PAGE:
Below, we offer a sampling of our favorite new animal-inspired designs. Go wild!
The new Paraiba Dragon necklace from Bulgari’s 2022 high jewelry collection, Eden Garden of Wonders, incorporates the house’s signature Serpenti motif into a white gold collar set with 6.05 carats of oval and marquise step-cut paraiba tourmalines, 3.77 carats of pear and marquise step-cut emeralds and 18.37 carats of diamond pavé. Price on request, Bulgari.com
During the Couture shows in Paris earlier this month, the French maison presented the “Ailleurs” collection, whose name translates to “elsewhere” in English. In order to execute her vision of a mythical “elsewhere,” where nature exists in a raw, Platonic state, creative director Claire Choisne incorporated a mix of precious and technological materials to create a motley crew of animals—including a toucan, a wolf, a gazelle, a magpie and a magnificent pair of butterfly jewels made with specially treated Lideopsis Vulgaris butterfly wings—that “celebrate the poetry of nature,” according to Boucheron.
The Gazelle ring features a 2.15-carat diamond on the creature’s forehead, baguette-cut diamonds on its majestic horns, and onyx eyes. The butterfly single earring features a pear-shaped diamond that surrounds the earlobe. And the Toucan bracelet features onyx eyes, three blocks of citrine (used to sculpt the beak) and blue titanium on a background of white diamonds and black spinels. Prices on request, Boucheron.com
In creating her Slow Collection, designer Brent Neal Winston wanted to capture the notion that good things take time. The large Snail pendant, seen here in 18k yellow gold with carved carnelian and multicolored sapphires, was the perfect way to convey the message “that it’s okay to take your time,” says Winston. “Eventually you will get there.” $6,450, Brentneale.com
One of the earliest known Zodiacs, depicted in the Osiris chapel in Egypt, inspired designer Darius Khonsary to add a Dendera scorpion ring set with antique diamonds to her collection of 18k gold jewels, most of which pay homage to the myths of her Persian ancestry. $24,000, Dariusjewels.com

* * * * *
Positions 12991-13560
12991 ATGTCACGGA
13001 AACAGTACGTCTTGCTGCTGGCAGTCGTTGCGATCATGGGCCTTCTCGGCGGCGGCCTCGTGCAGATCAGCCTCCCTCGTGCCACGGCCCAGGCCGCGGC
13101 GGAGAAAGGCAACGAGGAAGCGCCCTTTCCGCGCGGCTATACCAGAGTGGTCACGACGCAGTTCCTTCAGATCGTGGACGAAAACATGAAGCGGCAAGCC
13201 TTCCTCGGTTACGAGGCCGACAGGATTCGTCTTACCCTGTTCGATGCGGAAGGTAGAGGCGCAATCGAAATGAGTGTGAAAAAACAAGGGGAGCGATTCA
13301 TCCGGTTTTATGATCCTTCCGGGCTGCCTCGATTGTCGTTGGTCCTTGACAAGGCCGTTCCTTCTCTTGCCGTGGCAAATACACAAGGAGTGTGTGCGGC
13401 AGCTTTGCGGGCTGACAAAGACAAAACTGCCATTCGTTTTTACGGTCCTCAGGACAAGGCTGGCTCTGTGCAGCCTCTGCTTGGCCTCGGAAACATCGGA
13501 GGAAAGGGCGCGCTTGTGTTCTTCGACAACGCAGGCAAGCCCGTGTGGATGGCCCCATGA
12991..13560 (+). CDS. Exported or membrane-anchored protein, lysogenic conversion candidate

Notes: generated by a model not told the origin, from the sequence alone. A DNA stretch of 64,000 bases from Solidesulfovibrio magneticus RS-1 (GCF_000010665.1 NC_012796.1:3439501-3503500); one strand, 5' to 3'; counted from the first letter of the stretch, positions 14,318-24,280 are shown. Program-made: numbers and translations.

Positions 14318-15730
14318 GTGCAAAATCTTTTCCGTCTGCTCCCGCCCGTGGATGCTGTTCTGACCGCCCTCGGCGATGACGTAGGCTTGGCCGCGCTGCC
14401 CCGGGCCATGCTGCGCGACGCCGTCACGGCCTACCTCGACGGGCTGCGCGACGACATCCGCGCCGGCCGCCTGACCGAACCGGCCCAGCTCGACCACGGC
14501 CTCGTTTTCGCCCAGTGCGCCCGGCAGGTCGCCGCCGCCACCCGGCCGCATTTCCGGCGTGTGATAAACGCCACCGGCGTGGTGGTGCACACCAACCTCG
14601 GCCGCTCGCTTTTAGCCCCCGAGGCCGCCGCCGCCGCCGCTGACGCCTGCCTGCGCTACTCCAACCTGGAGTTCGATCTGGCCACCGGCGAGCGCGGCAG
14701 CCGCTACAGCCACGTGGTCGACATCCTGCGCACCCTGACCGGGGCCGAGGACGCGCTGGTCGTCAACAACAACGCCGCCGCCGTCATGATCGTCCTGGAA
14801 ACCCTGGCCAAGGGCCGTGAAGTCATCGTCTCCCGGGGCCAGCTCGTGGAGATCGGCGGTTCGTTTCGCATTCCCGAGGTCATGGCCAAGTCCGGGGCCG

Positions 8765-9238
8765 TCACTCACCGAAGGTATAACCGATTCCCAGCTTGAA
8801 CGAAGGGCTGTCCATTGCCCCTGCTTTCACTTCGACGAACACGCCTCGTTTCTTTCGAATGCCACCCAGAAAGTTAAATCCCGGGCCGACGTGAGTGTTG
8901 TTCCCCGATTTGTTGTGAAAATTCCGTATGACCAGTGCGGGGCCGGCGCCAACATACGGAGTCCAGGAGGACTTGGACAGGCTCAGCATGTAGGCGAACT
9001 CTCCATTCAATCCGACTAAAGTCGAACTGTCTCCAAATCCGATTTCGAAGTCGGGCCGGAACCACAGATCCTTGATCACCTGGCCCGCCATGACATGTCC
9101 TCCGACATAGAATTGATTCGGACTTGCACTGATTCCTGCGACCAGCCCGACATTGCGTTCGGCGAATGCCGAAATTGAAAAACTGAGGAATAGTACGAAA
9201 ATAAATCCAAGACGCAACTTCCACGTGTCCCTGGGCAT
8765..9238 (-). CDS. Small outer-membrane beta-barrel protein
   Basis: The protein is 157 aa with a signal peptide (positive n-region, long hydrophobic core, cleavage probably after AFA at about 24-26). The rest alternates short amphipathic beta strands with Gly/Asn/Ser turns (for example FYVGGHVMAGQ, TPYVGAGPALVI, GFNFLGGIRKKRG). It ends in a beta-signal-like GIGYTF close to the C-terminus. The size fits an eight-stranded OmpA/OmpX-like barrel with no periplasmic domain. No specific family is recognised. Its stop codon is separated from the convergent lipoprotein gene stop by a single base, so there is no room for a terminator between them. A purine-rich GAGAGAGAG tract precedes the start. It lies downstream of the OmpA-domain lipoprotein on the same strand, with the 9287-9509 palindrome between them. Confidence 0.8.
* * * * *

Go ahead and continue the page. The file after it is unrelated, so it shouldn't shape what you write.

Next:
During the 1960s and ’70s, designer David Webb parlayed his fascination with animals—he collected children’s books about wild beasts—into the tactile equivalent of a bestiary populated by leopards, zebras, frogs and more. In this 18k yellow gold Taurus cuff bracelet from 1979, the earthy bull gets its glamorous due. $37,620, 1stDibs.com
At the recent Couture jewelry show in Las Vegas, Lauren Harwell Godfrey debuted Menagerie, a capsule collection of one-of-a-kind animal jewels inspired by her visit to the Beautiful Creatures exhibition. “I applied my design language to animals,” says Harwell Godfrey, whose owl cuff, in 18k yellow gold with white diamonds, black diamonds and colored sapphires, is meant to represent wisdom and vision. Price on request, Harwellgodfrey.com
The British designer has a special love for animals who live in the deep, having long featured crabs, puffer fish and other ocean-dwelling beings in his work. From Webster’s No Regrets collection, a celebration of his most elaborate and expressive designs, comes this Stingray brooch in grey titanium and 18k white gold set with grey spinels, white diamonds, and a tsavorite eye. $35,000, Stephenwebster.com